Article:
How many furloughed workers will return to their jobs? Many are optimistic
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Not long before stay-at-home orders were put in place, Savannah Jordan started a dream job as a guest relations manager at a new upscale restaurant in Scottsdale, Arizona. Then, three days before the restaurant’s grand opening, she was furloughed. “I was upset only because I was so excited to open up the restaurant and get started,” she said.
She’s collecting unemployment, but she loves her job and isn’t looking for a new one. Also, she’s seeing states start to open up. “I’m in full confidence that we’ll open up soon, and once we do we’ll be extremely busy,” she said.
The most recent jobs report was grim: more than 20 million people lost their jobs in April. But one piece of light in the dark is that 78% of people who lost their jobs last month say they were temporarily laid off.
And it seems like many of them are feeling positive. A recent poll by the Associated Press and the University of Chicago says 78% of people in households where someone has been laid off think there is a chance they’ll go back to work.
Matt Notowidigdo at Northwestern University feels that’s a little optimistic, but not far from the reality — at least for now. “Every month that you say you’re on layoff temporarily, there’s a chance that becomes permanent,” he said.
Some industries will have an easier time rehiring, like health care and construction — jobs that are public necessities or where it’s easier to follow social-distancing rules.
Restaurants and tourism will be shakier, but they might need to bring people back to take on slightly different jobs. “Part of the story is that they’re going to need people to pursue the social distancing,” said Dean Baker at the Center for Economic and Policy Research.
In the meantime, the confidence most furloughed workers are showing is good. It’s what could actually save us from a longer downturn. When people believe they still have jobs waiting for them, they continue to spend money. And that keeps the economy going.
COVID-19 Economy FAQs
New COVID-19 cases and deaths in the U.S. are on the rise. How are Americans reacting?
Johns Hopkins University reports the seven-day average of new cases hit 68,767 on Sunday — a record — eclipsing the previous record hit in late July during the second, summer wave of infection. A funny thing is happening with consumers though: Even as COVID-19 cases rise, Americans don’t appear to be shying away from stepping indoors to shop or eat or exercise. Morning Consult asked consumers how comfortable they feel going out to eat, to the shopping mall or on a vacation. And their willingness has been rising. Surveys find consumers’ attitudes vary by age and income, and by political affiliation, said Chris Jackson, who heads up polling at Ipsos.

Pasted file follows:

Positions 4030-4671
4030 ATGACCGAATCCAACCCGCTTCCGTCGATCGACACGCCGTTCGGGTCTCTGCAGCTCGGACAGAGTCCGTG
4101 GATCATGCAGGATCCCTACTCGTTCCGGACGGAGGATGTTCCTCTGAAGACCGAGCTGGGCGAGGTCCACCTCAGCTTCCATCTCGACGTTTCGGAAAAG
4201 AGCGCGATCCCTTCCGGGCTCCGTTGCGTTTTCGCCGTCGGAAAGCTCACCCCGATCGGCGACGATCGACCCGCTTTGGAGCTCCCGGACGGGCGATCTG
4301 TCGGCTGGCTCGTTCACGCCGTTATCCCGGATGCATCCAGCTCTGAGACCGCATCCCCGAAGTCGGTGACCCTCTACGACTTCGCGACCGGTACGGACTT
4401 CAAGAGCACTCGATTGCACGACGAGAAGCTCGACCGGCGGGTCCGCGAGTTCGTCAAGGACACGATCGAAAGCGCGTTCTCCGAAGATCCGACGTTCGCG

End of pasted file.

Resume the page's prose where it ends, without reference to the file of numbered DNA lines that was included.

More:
How many people are flying? Has traveled picked up?
Flying is starting to recover to levels the airline industry hasn’t seen in months. The Transportation Security Administration announced on Oct. 19 that it’s screened more than 1 million passengers on a single day — its highest number since March 17. The TSA also screened more than 6 million passengers last week, its highest weekly volume since the start of the COVID-19 pandemic. While travel is improving, the TSA announcement comes amid warnings that the U.S. is in the third wave of the coronavirus. There are now more than 8 million cases in the country, with more than 219,000 deaths.
How are Americans feeling about their finances?
Nearly half of all Americans would have trouble paying for an unexpected $250 bill and a third of Americans have less income than before the pandemic, according to the latest results of our Marketplace-Edison Poll. Also, 6 in 10 Americans think that race has at least some impact on an individual’s long-term financial situation, but Black respondents are much more likely to think that race has a big impact on a person’s long-term financial situation than white or Hispanic/Latinx respondents.
Find the rest of the poll results here, which cover how Americans have been faring financially about six months into the pandemic, race and equity within the workplace and some of the key issues Trump and Biden supporters are concerned about.
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